17. USAFA83GradWife

    USAFA83GradWife Member

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    My DD received an LOA (non-athlete) before getting a waiver. From what I learned about the process last year, it doesn't hurt you.
     
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  18. activedutymom

    activedutymom Member

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    Copied directly from the DoDMERB page: Medical Status: Pending Waiver Submission/Review. It also indicated the date the exam was reviewed. This status remained until the waiver was approved, then it changed to: Current Medical Status: Medical waiver granted. DS was told by the USNA Medical Technician that the waiver process is only initiated if they think you are competitive. My DS received an LOA for a direct admit. My DS saw the change in DoDMERB before receiving the notification from USNA.

    Most applicants will likely have no advantage issues with medical waivers, unless there is a lengthy delay in submitting the required medical documents that could slow things down. But be advised that if you are trying for a color vision deficiency (color blind) waiver, IMHO you are at a slight disadvantage. The Superintendent makes the decision on those waivers. He waits until Apr 15 to review all the color vision deficient waivers at one time, so be prepared to be patient because you won't know until after that. He typically only approves approximately 3 per year and the incoming class makeup and dynamics can impact this (recruited athletes, priors, etc). My DS was granted his waiver, but the direct admit LOA was changed to NAPS "due to an extremely limited number of medical waivers permitted for color vision deficiency" (per his waiver approval letter). Just wanted anyone else trying for one of those long shot color blind waivers to be aware they will need to put their patient pants on (borrowing a recent phrase that made me smile).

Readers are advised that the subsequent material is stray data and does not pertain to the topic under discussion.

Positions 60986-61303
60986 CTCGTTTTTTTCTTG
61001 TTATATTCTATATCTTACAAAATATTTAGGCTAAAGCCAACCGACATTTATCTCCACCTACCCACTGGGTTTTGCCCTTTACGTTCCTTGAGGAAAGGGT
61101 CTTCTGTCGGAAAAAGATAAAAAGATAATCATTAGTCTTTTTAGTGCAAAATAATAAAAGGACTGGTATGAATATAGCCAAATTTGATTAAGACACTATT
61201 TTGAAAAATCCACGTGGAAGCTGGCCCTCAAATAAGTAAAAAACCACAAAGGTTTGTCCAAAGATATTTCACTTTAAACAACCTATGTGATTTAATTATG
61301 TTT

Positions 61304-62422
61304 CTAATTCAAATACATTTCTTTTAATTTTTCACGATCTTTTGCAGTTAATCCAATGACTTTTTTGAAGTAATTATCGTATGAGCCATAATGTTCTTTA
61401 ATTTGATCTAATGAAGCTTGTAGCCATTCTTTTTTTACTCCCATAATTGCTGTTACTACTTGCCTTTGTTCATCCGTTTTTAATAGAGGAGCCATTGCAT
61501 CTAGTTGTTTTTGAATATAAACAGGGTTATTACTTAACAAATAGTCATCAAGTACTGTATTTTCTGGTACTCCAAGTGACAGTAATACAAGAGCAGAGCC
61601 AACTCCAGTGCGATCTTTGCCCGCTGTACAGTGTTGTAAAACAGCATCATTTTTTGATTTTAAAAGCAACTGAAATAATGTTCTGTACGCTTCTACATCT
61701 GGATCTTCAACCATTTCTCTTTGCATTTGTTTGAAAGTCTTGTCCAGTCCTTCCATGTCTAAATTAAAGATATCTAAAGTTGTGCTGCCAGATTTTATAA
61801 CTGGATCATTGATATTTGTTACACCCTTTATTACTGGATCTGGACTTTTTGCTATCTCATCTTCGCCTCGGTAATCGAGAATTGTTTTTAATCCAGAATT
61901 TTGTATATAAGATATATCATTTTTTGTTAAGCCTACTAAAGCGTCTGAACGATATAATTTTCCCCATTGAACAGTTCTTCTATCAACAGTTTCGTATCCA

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  19. usnabgo08

    usnabgo08 USNA 2008/BGO

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    The answer is both, yes and no.

    Scholastic qualifications and appointment/LOA offers (presuming the candidate WOULD HAVE been medically qualified) are independent of the medical qualification. Meaning, they aren't going to look at the medical qualification and see a DQ or a waiver is needed and then completely decline someone just because of that. As mentioned, if you are competitive, the waiver process will be initiated by USNA. So in that respect, there is no "advantage," as everyone is reviewed the same way regardless of their medical status.
    HOWEVER...
    Being medically qualified is another hurdle that a candidate has to "get over." So, if a candidate is DQ'd and/or needs a waiver, it is one more area that could potentially stop a candidate from being eligible for an appointment. In other words, if the waiver is shot down, then there is practically 0 chance of appointment. Whereas, someone who is medically qualified won't have that same risk and has less extra work to do.

    Make sense?